Based on the novel by Gloria Naylor, which deals with several strong-willed women who live in a rundown housing project on Brewster Place in an unidentified eastern city; across three ... See full summary »
After Paul D. finds his old slave friend Sethe in Ohio and moves in with her and her daughter Denver, a strange girl comes along by the name of "Beloved". Sethe and Denver take her in and then strange things start to happen... Written by
Jeremy Cohen <firstname.lastname@example.org>
In a scene set on Fourth Street in Cincinnati, Danny Glover walks by the John Shillito & Co. department store. Founded in 1832, "Shillito's" (pronounced "SHIL-ih-toes"), as it was known by local residents, was the most famous department store in downtown Cincinnati for 150 years. (It was the Cincinnati equivalent of Marshall Field's in Chicago or Nordstrom's in Seattle.) In 1982, the store became "Shillito-Rike's," and in 1986, it was re-named "Lazarus," after its owner, the F.H. Lazarus Co. In 2005, Lazarus was bought out by Macy's. The 1878 Shillito's department store building still stands at Seventh and Race Streets in Cincinnati, but has been converted into condos. See more »
In the scene with a deer in the field, a car is visible driving by in the upper right hand corner. See more »
How come everybody from Sweet Home can't stop talking about it? Seems to me if it was so sweet, you wouldn't have run away.
Girl, who you think you talking to?
No, she's right, Sethe. It wasn't sweet, and it sure wasn't home.
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Beautiful, haunting, and denied the praise it deserves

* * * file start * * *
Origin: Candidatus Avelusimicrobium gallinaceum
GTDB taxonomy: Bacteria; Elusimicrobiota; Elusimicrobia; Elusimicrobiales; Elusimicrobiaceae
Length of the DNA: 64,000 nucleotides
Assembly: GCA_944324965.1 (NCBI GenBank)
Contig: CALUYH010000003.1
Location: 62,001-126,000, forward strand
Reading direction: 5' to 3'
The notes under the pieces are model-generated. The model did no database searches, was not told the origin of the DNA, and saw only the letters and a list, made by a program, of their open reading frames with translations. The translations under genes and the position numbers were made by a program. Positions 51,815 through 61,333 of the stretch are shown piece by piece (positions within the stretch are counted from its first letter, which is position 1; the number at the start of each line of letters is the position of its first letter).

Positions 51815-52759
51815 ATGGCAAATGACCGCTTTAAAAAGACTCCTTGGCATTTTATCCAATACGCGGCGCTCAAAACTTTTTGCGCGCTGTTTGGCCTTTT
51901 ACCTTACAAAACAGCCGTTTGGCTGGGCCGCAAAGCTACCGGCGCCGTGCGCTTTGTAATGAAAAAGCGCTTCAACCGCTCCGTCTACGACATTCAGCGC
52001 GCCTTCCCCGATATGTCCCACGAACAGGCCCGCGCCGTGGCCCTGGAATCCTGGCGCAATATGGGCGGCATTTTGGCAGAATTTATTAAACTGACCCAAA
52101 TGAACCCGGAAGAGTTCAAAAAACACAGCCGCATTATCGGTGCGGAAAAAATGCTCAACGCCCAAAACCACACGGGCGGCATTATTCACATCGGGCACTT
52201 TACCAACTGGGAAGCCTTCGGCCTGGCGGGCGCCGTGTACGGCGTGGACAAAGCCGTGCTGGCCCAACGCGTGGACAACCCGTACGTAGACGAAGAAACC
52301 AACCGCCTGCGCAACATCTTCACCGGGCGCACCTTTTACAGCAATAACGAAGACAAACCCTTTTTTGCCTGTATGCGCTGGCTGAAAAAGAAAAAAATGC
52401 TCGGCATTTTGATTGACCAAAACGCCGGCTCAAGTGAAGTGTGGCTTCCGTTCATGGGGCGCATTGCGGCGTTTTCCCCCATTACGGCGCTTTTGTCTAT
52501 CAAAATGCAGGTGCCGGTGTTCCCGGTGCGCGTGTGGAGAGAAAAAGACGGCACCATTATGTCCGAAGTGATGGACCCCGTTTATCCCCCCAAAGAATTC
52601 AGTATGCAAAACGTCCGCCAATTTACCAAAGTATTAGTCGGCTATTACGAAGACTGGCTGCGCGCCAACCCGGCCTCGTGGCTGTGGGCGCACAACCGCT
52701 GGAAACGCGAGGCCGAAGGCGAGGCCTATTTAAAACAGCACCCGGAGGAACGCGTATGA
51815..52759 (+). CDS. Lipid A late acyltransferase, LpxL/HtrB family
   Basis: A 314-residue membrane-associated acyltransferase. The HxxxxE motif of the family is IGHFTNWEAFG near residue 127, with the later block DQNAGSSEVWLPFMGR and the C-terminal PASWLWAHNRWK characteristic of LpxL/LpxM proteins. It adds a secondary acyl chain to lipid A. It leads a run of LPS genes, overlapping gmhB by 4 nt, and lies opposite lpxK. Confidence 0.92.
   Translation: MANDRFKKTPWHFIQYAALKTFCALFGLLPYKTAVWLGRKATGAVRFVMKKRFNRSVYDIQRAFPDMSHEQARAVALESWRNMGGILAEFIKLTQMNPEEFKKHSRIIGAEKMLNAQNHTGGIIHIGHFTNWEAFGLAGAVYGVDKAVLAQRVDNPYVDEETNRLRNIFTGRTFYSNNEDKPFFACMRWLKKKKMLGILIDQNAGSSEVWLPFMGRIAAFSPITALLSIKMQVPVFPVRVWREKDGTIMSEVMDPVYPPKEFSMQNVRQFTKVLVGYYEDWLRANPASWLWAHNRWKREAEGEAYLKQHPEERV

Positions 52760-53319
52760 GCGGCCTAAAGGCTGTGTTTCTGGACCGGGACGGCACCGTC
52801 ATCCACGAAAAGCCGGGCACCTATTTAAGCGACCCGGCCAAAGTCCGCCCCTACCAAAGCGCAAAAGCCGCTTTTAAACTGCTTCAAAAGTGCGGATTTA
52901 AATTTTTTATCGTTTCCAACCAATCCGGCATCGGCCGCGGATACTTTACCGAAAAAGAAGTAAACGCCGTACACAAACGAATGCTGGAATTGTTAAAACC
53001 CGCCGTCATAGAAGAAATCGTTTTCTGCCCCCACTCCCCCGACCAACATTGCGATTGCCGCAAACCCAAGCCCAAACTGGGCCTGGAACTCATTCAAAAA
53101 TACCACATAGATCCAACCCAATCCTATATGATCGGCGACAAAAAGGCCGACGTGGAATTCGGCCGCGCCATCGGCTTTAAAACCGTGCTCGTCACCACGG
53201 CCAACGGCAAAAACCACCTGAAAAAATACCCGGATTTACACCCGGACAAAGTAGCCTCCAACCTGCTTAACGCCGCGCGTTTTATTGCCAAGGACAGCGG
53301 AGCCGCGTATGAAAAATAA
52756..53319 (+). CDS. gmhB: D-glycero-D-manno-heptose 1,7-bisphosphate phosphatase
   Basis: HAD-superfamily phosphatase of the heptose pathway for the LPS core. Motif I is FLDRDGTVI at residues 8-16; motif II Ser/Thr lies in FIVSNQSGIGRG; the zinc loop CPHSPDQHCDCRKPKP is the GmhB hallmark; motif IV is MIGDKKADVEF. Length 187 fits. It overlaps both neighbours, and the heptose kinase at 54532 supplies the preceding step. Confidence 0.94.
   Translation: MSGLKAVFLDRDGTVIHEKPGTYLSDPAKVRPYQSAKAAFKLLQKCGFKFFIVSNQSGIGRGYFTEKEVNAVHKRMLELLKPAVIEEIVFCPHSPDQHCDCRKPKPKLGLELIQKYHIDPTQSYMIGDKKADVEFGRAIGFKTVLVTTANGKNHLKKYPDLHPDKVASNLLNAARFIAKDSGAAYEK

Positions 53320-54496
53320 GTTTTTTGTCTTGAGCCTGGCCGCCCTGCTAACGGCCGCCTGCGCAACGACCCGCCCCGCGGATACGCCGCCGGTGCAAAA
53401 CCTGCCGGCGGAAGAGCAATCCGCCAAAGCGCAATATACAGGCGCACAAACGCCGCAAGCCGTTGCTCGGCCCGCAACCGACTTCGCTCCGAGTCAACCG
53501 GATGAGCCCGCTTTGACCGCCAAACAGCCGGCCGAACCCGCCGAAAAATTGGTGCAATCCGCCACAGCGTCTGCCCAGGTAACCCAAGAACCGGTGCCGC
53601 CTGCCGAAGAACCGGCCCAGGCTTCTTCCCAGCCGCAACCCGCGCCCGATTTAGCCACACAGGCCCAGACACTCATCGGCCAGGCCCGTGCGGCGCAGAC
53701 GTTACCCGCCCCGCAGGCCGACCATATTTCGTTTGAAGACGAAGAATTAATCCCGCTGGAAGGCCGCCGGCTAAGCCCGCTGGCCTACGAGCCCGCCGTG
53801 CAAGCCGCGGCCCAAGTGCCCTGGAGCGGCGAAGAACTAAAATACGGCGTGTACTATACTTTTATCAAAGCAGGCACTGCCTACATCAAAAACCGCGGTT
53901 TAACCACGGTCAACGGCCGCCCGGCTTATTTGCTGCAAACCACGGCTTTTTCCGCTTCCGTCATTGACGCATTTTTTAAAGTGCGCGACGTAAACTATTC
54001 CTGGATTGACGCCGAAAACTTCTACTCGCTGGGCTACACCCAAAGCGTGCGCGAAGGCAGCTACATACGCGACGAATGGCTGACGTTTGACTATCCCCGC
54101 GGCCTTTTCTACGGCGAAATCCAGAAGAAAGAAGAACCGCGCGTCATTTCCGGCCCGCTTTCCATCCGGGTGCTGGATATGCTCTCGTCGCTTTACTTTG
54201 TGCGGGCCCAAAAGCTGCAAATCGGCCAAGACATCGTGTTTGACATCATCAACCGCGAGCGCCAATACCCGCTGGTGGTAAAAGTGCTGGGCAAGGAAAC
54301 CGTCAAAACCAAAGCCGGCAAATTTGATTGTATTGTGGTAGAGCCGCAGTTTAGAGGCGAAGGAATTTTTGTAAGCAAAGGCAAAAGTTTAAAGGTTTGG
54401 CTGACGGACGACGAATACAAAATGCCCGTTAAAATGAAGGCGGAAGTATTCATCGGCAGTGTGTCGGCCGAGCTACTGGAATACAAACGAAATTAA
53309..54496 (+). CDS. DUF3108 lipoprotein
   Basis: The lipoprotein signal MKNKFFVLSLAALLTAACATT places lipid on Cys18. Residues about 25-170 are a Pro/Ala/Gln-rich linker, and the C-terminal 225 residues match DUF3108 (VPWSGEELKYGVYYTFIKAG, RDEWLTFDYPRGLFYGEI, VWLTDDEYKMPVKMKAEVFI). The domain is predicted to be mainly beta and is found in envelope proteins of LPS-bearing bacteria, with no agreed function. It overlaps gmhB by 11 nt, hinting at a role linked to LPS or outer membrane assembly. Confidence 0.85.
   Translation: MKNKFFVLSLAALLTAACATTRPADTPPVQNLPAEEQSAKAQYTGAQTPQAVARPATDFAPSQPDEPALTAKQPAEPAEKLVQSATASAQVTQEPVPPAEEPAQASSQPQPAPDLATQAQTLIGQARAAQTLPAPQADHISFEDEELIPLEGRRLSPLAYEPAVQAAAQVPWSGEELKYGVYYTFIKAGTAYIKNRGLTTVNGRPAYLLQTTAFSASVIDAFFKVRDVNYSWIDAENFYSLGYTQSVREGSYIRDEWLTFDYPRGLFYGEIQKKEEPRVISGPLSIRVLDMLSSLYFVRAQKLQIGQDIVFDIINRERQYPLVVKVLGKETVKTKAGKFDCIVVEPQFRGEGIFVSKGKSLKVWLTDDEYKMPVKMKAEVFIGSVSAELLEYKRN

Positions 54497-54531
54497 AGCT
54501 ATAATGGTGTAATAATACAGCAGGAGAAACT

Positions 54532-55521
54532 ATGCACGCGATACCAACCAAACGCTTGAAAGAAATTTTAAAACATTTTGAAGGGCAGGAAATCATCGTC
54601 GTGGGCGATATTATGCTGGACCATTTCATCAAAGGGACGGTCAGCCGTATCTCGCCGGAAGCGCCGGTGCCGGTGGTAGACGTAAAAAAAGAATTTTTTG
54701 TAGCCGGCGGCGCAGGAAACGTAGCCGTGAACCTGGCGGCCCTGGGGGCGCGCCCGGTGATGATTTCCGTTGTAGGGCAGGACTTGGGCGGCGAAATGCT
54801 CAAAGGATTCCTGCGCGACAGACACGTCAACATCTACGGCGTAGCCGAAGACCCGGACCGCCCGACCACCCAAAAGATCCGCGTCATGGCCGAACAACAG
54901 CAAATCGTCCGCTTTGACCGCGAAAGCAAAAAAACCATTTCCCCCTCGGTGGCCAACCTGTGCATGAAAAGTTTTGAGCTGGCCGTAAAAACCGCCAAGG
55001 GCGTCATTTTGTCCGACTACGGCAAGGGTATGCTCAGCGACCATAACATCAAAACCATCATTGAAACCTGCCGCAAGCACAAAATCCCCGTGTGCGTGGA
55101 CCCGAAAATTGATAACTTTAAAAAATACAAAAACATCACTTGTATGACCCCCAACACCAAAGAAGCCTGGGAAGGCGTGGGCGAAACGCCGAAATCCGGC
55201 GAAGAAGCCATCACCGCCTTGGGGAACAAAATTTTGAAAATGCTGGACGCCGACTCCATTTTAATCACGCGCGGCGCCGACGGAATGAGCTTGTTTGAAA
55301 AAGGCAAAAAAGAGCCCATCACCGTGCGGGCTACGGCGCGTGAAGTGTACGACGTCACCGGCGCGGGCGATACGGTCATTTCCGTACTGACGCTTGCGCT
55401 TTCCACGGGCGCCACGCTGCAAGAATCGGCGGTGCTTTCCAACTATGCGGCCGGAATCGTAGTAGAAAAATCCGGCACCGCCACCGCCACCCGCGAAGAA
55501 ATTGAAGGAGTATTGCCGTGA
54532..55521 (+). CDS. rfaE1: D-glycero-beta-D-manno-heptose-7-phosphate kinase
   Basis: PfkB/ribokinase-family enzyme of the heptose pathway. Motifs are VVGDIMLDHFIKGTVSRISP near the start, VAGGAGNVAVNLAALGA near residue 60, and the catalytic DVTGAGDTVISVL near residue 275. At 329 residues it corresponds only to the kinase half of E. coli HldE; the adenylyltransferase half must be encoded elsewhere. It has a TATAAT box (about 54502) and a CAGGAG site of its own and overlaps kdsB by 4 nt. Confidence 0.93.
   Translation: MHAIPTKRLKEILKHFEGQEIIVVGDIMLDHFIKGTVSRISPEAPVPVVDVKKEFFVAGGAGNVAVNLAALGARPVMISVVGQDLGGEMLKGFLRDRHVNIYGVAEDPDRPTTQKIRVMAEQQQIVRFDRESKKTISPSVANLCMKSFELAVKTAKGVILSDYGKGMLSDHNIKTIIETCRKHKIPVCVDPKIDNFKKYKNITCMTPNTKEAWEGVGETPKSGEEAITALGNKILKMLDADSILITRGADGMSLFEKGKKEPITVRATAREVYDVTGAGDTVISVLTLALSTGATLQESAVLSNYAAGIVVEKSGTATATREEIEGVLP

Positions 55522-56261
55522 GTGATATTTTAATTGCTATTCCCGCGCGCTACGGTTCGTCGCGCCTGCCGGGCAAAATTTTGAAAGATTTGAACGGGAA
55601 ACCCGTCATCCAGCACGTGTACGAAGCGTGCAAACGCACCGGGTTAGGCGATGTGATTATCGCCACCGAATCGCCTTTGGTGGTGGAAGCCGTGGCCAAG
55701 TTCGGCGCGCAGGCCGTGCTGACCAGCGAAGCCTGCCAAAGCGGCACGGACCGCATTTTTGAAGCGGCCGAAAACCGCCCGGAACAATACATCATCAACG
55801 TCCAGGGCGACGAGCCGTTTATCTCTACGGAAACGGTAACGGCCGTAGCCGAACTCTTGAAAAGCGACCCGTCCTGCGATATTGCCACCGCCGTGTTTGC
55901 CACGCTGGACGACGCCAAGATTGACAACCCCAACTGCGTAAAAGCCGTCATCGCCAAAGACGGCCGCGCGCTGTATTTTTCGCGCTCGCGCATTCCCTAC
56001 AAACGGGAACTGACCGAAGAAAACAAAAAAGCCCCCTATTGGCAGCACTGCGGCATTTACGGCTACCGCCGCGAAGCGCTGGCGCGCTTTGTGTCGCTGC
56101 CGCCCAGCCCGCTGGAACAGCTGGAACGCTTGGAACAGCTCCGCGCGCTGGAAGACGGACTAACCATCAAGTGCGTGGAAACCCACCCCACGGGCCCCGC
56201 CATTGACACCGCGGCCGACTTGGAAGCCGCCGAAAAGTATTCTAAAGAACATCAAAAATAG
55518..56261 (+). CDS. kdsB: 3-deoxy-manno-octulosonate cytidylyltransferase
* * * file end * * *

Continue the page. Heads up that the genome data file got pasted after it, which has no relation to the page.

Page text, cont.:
Beloved is one of the best movies of the last decade. I have read many, many reviews which seem to have been written by those who have little to no idea of just how complex and difficult Toni Morrison's original novel can be. Of course Beloved (the movie) will be long, and of course it will be emotionally draining and even confusing - the book was! That said, I loved the novel and the film version of it, which follows the original material almost verbatim. (To try and change the story would be to tamper needlessly with a Pulitzer and Nobel Prize-winning book). I am no Oprah nut but she obviously had a deep respect and understanding for the story, which is evident in her surprisingly understated acting. Thandie Newton was simply amazing; I am glad I watched the film if for nothing else than the chance to see her performance (which, to be honest, has helped a key facet of the book make sense for me). The production design is flawless, and, as always, Jonathan Demme proves he's more than above average as a director. If you like pulp trash and want your movies dumb, loud, and shallow, avoid the movie version of Beloved. But if you're looking for a magnificently acted and gorgeously produced film, see this movie the first chance you get. I'm very glad I did.
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